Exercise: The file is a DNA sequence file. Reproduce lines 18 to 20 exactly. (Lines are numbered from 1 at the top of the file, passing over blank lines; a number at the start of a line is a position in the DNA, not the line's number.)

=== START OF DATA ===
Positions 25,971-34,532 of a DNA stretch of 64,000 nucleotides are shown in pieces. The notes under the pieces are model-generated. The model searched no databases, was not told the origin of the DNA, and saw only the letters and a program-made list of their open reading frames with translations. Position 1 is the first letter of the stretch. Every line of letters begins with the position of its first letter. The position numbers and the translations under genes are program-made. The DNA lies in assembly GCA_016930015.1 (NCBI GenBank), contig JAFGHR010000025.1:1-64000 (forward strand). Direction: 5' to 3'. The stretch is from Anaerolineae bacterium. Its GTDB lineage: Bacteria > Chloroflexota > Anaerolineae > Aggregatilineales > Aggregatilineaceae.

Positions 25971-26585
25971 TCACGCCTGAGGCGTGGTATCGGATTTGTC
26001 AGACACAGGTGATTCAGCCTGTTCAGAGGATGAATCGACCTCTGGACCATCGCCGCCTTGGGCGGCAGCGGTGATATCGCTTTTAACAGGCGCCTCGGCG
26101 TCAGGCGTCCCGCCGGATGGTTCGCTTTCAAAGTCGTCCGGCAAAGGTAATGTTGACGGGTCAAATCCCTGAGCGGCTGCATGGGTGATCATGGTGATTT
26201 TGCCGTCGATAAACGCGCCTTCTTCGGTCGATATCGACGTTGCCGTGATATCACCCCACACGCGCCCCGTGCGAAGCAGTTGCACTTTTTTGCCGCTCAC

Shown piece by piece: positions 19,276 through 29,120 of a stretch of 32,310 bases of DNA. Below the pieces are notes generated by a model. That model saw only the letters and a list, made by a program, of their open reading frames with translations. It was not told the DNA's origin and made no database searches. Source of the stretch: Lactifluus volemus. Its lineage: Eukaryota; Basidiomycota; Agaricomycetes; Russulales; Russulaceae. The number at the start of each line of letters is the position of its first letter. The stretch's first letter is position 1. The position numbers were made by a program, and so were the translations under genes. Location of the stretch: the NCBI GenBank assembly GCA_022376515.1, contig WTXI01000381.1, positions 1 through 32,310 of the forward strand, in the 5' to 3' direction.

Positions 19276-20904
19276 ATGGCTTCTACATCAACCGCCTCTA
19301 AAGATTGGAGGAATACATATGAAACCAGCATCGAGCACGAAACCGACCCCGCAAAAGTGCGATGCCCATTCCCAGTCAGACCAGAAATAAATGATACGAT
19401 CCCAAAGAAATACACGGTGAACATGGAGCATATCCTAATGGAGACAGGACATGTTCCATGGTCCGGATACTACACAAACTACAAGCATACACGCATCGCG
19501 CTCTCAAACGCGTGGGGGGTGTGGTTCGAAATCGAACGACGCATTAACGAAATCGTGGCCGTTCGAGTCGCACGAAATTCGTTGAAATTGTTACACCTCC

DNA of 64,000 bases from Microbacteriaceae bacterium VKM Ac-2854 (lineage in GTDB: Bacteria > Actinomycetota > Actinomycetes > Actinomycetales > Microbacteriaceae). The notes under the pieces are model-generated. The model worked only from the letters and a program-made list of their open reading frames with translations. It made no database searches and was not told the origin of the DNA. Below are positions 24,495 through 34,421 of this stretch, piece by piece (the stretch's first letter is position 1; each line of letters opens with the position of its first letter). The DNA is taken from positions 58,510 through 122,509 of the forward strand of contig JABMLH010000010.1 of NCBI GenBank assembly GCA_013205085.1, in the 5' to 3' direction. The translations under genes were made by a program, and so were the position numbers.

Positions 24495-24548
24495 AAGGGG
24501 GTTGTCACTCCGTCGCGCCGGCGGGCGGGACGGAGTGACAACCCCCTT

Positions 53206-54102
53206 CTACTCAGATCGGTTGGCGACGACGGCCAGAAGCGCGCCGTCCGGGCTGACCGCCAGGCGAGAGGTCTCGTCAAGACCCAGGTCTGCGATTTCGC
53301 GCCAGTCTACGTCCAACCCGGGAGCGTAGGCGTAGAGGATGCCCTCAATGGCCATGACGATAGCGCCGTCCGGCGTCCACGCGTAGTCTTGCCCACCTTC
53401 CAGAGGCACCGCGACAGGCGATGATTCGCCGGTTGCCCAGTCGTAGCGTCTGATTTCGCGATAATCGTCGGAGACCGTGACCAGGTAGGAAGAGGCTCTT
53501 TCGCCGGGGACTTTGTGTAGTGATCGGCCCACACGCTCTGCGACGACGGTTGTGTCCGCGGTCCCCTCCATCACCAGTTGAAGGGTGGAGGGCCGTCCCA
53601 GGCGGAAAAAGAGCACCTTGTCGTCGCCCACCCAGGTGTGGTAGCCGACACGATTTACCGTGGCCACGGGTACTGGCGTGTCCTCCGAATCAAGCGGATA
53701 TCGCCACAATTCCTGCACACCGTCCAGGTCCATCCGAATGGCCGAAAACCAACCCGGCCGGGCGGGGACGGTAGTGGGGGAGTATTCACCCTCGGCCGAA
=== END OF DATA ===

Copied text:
53206 CTACTCAGATCGGTTGGCGACGACGGCCAGAAGCGCGCCGTCCGGGCTGACCGCCAGGCGAGAGGTCTCGTCAAGACCCAGGTCTGCGATTTCGC
53301 GCCAGTCTACGTCCAACCCGGGAGCGTAGGCGTAGAGGATGCCCTCAATGGCCATGACGATAGCGCCGTCCGGCGTCCACGCGTAGTCTTGCCCACCTTC
53401 CAGAGGCACCGCGACAGGCGATGATTCGCCGGTTGCCCAGTCGTAGCGTCTGATTTCGCGATAATCGTCGGAGACCGTGACCAGGTAGGAAGAGGCTCTT